Raven's Peak by Lincoln Cole - 8/10

Raven's Peak is the first book in the series, following events in the life of our two protagonists; Abigail - a hunter of all things supernatural, and Haatim - a seemingly innocent bystander dragged into a world of nightmares and demons. However no one is truly innocent and coincidences keep piling up in Abigail's latest mission. Why can't she remember events from a few months ago, and why won't the council let her investigate her mentor's disappearance? Raven's Peak invites you to join in on this ride as our 'heroes’ discover just what chaos these demons are planning, and how deep their reach truly is.

 I've given this book a rating of 8 out of 10. It's incredibly easy and fun to read with great pacing and natural dialogue throughout, with perhaps a few minor exceptions towards the end of the book when the narrative required the protagonists to discover a location that would have been hard to organically reveal. This coupled with a few typos and linguistic errors are why I've only given it 8 rather than 9, but these really are quite minor and did little to detract from the overall enjoyment of the story.

Cole manages to keep the story moving well, even when jumping from different perspectives in a fight, a notoriously easy act to get bogged down in, the story continues to flow. The characters are, rather importantly, both interesting and believable, and while Abigail in particular sometimes falls into the troupe's of the 'badass action heroine, fighting alone to save the world' she is by no means a bland stereotype of the genre.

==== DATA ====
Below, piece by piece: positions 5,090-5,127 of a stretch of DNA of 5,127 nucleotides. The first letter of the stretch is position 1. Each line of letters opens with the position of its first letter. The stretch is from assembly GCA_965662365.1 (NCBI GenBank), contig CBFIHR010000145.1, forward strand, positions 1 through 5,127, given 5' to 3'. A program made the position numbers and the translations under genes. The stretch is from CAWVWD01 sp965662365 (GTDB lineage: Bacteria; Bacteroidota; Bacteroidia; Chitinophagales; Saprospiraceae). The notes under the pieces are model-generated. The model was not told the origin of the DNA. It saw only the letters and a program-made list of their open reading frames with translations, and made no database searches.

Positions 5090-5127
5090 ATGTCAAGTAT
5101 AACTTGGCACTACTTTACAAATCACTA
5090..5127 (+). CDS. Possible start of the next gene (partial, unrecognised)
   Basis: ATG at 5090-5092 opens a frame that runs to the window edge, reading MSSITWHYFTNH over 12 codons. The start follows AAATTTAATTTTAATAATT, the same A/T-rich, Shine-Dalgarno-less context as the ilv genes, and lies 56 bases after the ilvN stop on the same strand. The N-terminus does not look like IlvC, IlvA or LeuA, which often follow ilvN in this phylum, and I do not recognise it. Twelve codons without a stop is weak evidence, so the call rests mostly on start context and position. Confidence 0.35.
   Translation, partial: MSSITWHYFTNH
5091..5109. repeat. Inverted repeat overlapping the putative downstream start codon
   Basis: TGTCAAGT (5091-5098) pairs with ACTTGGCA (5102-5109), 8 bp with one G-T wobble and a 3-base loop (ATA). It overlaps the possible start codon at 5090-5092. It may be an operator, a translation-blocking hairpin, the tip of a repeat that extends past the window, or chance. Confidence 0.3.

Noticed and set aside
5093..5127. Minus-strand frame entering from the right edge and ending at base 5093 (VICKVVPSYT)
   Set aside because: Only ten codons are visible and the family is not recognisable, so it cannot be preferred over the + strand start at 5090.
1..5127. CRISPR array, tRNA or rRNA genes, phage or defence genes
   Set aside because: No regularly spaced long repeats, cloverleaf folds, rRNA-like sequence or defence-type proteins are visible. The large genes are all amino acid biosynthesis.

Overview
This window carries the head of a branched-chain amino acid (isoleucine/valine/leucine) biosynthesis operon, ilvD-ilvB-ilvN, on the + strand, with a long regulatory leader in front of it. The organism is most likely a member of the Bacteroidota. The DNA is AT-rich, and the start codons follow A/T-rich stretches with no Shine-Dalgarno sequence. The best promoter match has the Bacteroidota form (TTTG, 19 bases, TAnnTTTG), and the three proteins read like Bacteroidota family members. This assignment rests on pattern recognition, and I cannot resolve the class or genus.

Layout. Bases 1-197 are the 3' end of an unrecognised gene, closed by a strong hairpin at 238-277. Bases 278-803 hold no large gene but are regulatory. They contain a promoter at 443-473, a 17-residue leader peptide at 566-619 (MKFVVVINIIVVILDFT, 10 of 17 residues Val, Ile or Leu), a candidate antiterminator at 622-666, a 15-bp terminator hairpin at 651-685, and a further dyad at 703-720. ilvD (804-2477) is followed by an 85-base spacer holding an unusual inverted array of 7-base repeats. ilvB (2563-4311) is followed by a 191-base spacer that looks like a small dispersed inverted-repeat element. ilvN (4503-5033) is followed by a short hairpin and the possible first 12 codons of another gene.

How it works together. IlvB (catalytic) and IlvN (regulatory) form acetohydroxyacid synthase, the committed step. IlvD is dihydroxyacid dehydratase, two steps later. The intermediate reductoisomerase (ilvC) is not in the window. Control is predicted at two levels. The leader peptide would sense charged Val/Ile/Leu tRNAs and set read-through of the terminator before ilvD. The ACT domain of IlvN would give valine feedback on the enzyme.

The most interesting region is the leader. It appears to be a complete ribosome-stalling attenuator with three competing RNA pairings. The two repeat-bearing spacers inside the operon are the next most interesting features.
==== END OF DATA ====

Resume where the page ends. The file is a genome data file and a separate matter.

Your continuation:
It's a pretty strong entry into a dense world of supernatural fantasy literature, one which I would suspect has been influenced by other giants of the genre such as the Dresden Files or the TV show Supernatural. This is by no means a bad thing, nor overly surprising since these all draw from the same historical and religious background source material. Unlike the others mentioned though, Raven's Peak focuses heavily on the spiritual and dismisses the possibility of encountering vampires or werewolves early on.

I really appreciated that of the writer and it's nice to see a writer stepping away from the aggressively overused villains of the supernatural and instead search out a much older nemesis for the protagonist. The world of Raven’s Peak stands alone well and builds its own spin on the classic tale of good vs evil stemming from the eternal war between the mortal and Judeo-Christian demonic. The first book also gently touches upon the fact that demons are just one worldview from which we label these beings, something that I hope is expanded upon in the rest of the series as it would be a nice way to continue to set itself aside from its peers of the genre.

I would definitely recommend this book to anyone who has enjoyed books like Alex Versus, American Gods or the Dresden Files and I am very much looking forwards to getting stuck into the next in this series!

You can buy the book on Amazon here --> Raven's Peak (World on Fire Book 1)


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